Rabbinic Literature and the New Testament: What We Cannot Show, We Do Not Know

Rabbinic Literature and the New Testament: What We Cannot Show, We Do Not Know

by Jacob Neusner


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Product Details

ISBN-13: 9781592445196
Publisher: Wipf & Stock Publishers
Publication date: 01/01/2004
Edition description: Reissue
Pages: 208
Product dimensions: 5.56(w) x 8.56(h) x 0.44(d)

About the Author

Jacob Neusner is Research Professor of Religion and Theology at Bard College and Senior Fellow of the Institute of Advanced Theology at Bard. He has published more than 900 books and unnumbered articles, both scholarly and academic and popular and journalistic, and is the most published humanities scholar in the world. He has been awarded nine honorary degrees, including seven US and European honorary doctorates. He received his AB from Harvard College in 1953, his PhD from Columbia University and Union Theological Seminary in 1961, and rabbinical ordination and the degree of Master of Hebrew Letters from the Jewish Theological Seminary of America in 1960.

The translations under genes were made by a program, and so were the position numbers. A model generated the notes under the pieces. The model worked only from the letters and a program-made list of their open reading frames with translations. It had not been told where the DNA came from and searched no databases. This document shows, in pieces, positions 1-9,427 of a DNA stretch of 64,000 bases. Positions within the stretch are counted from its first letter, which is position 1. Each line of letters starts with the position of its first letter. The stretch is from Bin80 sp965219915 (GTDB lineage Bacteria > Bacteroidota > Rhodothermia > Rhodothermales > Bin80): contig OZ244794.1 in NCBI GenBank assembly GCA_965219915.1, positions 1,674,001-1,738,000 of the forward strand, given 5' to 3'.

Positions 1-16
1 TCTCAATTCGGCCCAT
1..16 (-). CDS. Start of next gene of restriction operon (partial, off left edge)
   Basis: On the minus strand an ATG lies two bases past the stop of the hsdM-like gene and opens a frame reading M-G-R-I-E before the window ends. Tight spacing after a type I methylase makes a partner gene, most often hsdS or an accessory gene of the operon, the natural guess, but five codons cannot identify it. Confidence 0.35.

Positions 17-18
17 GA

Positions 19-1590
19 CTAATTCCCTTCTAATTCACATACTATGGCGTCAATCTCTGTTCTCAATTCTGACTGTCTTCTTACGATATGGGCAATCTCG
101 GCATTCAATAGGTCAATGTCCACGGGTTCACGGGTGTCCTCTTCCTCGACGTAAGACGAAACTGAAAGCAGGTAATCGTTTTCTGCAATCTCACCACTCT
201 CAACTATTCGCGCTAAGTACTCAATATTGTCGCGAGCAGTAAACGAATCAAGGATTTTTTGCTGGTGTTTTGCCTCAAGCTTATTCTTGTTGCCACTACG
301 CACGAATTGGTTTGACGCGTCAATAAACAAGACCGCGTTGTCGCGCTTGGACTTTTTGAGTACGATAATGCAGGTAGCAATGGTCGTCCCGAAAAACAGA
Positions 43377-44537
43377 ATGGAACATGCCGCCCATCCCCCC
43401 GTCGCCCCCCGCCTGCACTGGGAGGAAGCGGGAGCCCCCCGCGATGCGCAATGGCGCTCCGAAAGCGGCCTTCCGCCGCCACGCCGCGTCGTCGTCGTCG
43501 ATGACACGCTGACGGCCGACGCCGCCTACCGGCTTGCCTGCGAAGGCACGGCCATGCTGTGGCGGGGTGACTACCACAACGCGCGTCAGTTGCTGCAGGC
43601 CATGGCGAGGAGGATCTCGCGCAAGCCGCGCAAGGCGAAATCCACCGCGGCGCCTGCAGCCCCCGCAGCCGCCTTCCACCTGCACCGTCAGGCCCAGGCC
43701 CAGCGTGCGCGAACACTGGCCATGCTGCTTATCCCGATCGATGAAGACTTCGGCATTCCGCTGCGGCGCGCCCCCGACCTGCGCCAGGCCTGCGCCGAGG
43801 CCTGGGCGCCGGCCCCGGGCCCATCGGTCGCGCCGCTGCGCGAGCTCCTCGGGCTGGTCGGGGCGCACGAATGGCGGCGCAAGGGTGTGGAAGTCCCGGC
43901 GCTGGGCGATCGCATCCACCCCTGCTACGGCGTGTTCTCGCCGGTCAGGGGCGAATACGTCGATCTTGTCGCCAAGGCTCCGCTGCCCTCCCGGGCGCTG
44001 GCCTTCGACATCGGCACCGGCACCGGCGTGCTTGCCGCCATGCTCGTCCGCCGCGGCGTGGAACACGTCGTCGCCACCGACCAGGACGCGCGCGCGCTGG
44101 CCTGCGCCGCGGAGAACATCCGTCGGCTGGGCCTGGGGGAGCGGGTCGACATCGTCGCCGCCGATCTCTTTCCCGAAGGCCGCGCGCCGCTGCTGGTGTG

Neusner is editor of the 'Encyclopedia of Judaism' (Brill, 1999. I-III) and its Supplements; Chair of the Editorial Board of 'The Review of Rabbinic Judaism,' and Editor in Chief of 'The Brill Reference Library of Judaism', both published by E. J. Brill, Leiden, The Netherlands. He is editor of 'Studies in Judaism', University Press of America.

Neusner resides with his wife in Rhinebeck, New York. They have a daughter, three sons and three daughters-in-law, six granddaughters and two grandsons.

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Rabbinic Literature and the New Testament: What We Cannot Show, We Do Not Know 4 out of 5 based on 0 ratings. 1 reviews.
PastorBob on LibraryThing 25 days ago
The prolific Neusner again presents forceful and potent arguments about the legitimate means to a historical reconstruction of 1st Century Judaism. In this polemical work, Neusner contends well that Rabbinic sources from the 2nd and 3rd centuries are limited in their ability to give us material for a 1st century context. His closing comments on the 'Historical Jesus' and the scholarship of reconstruction are unbiased, well made, and essential as a corrective to the 20th century projections of Jesus that serve only to reinforce the theological presuppositions of many a scholar.